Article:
In the modern workplace, the concept of remote work has evolved from a rare perk to a standard practice, especially in the wake of global events like the COVID-19 pandemic. For small and medium-sized enterprises (SMEs), this shift presents both opportunities and challenges, particularly when it comes to incentivising employees who work from home or abroad.
In Employee Incentivisation for SMEs – Part 1, Makayla Combes delves into the intricacies of homeworking expenses, working overseas, double taxation agreements, short-term overseas assignments, and permanent overseas workers.
For employees working from home, certain expenses can be reimbursed tax-free by employers. The UK's HM Revenue & Customs (HMRC) provides guidance on what constitutes allowable homeworking expenses. For instance, additional costs such as heating, lighting, and internet usage may be covered. Currently, HMRC suggests a rate of £6 per week for these expenses without the need for receipts. However, it's crucial that there is an agreement between the employer and employee, and that the employee works from home regularly under this arrangement.
Employers should also have clear IT policies in place to ensure that any equipment provided, such as laptops, is used primarily for work purposes to qualify as an exempt benefit.
Working Overseas: Tax Residency and Obligations
When employees work overseas, SMEs must consider tax residency status and obligations. The statutory residence test helps determine if an individual remains a UK resident while working abroad. If an employee works overseas for less than 24 months, it's typically considered short-term, and they may still be subject to UK taxes and National Insurance contributions. However, if the assignment extends beyond 24 months, the situation changes, potentially affecting their tax residency status.
Double Taxation Agreements: Avoiding Dual Tax Liabilities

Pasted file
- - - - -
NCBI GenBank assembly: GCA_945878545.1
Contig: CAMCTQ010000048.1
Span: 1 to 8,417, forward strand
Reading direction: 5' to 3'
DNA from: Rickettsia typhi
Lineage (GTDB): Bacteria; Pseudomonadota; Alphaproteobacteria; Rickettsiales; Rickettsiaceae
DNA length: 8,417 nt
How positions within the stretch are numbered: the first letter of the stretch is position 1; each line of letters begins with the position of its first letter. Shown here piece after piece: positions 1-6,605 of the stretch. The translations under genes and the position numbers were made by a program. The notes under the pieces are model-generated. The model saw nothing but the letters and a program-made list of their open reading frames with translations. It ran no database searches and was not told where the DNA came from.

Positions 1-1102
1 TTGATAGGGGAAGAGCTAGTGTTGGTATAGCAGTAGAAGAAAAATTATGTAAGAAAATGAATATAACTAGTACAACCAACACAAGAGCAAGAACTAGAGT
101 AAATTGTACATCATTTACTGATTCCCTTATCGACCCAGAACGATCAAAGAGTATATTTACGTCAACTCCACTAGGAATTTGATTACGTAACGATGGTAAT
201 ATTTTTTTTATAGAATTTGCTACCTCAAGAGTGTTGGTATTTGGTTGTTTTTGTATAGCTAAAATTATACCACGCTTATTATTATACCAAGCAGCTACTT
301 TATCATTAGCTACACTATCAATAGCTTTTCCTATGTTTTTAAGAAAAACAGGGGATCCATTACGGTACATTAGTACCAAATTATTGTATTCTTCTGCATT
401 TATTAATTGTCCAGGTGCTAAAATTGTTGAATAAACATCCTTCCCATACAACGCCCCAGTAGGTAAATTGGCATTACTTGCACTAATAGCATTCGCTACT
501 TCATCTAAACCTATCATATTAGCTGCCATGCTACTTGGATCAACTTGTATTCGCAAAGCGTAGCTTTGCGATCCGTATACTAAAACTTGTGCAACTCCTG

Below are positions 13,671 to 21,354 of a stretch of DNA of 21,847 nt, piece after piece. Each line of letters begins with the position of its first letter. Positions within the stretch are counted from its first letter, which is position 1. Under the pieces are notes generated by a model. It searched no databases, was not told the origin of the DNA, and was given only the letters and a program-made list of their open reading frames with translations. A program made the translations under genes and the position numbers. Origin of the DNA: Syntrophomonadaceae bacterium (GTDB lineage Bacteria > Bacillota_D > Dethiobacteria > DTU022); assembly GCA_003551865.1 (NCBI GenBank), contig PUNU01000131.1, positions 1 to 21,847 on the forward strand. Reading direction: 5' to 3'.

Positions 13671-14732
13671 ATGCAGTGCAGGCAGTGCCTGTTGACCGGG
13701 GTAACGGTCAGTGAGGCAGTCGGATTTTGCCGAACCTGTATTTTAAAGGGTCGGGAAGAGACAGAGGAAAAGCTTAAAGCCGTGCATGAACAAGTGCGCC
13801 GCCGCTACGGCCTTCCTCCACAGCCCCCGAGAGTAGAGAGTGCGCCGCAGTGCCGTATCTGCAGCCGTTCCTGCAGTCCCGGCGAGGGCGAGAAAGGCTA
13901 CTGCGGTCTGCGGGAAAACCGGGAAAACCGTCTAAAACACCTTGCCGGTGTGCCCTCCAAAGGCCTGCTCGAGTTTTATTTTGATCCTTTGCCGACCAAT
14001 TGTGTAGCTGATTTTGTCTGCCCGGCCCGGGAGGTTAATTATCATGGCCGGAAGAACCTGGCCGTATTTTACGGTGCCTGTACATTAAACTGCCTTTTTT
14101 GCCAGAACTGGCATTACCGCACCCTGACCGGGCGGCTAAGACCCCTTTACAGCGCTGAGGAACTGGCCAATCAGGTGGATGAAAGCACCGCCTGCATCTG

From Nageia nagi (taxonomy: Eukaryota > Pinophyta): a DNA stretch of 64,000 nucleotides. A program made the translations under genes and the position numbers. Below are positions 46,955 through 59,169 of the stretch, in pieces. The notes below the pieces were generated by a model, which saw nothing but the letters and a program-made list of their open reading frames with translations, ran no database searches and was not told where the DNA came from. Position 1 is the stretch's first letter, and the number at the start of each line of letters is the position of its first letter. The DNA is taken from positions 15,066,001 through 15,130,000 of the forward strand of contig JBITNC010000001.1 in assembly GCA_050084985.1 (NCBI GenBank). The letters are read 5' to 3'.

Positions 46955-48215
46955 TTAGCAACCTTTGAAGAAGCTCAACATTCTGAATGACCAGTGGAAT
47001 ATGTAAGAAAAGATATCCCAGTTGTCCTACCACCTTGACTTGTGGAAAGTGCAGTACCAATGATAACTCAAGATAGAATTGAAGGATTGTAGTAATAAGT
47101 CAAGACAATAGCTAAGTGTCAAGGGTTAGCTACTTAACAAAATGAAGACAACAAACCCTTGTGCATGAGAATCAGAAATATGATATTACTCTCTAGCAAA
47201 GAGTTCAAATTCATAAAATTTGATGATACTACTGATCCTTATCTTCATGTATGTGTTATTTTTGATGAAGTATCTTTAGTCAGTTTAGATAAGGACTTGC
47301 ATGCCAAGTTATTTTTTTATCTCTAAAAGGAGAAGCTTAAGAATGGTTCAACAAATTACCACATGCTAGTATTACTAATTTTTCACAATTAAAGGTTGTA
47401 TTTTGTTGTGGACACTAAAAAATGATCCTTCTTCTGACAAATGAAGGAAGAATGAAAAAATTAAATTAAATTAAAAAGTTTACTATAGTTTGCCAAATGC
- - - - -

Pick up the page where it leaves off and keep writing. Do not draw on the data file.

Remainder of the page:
Double taxation agreements (DTAs) are treaties between two countries that aim to prevent individuals from being taxed twice on the same income. Most countries have DTAs with the UK, which outline where taxes should be paid and how much relief is available. Key articles within these agreements, such as Article 4 on residency and Article 15 on employment income, provide clarity on where an employee's income is taxable.
SMEs should familiarise themselves with the relevant DTA provisions to ensure compliance and avoid unexpected tax liabilities. It's also important to consider the potential creation of a permanent establishment in the foreign country, which could have tax implications for the company itself.
Short-Term Overseas Working:
For short-term overseas assignments, typically lasting less than 24 months, employees usually remain UK tax residents. During this period, they may continue to pay UK National Insurance contributions, provided specific forms, such as the A1 form for EEA countries, are completed to certify their tax status abroad.
Permanent Overseas Workers
When an employee moves overseas permanently, their tax residency status is likely to change. Factors such as selling a UK residence and relocating the family can lead to non-residency in the UK. In such cases, split-year treatment may apply, and the individual may become subject to the tax laws of their new country of residence.
For SMEs, the ability to effectively manage remote and overseas workers is becoming increasingly vital. Understanding the nuances of homeworking expenses, navigating double taxation agreements, and staying informed about the tax implications of short-term and permanent overseas work are all critical components of a successful remote work strategy.
By staying abreast of regulatory requirements and providing clear guidance to employees, SMEs can create an attractive and compliant environment for remote workers, ensuring that both the business and its employees thrive in this new era of work.
For the full session, please click here. Makayla Combes covers the following topics during this 2-part series:
- Employee benefits
- Company cars
- Flexible working
- EMI shares and Growth Shares
- Employee ownership
The contents of this article are meant as a guide only and are not a substitute for professional advice. The author/s accept no responsibility for any action taken, or refrained from, as a result of the material contained in this document. Specific advice should be obtained before acting or refraining from acting, in connection with the matters dealt with in this article.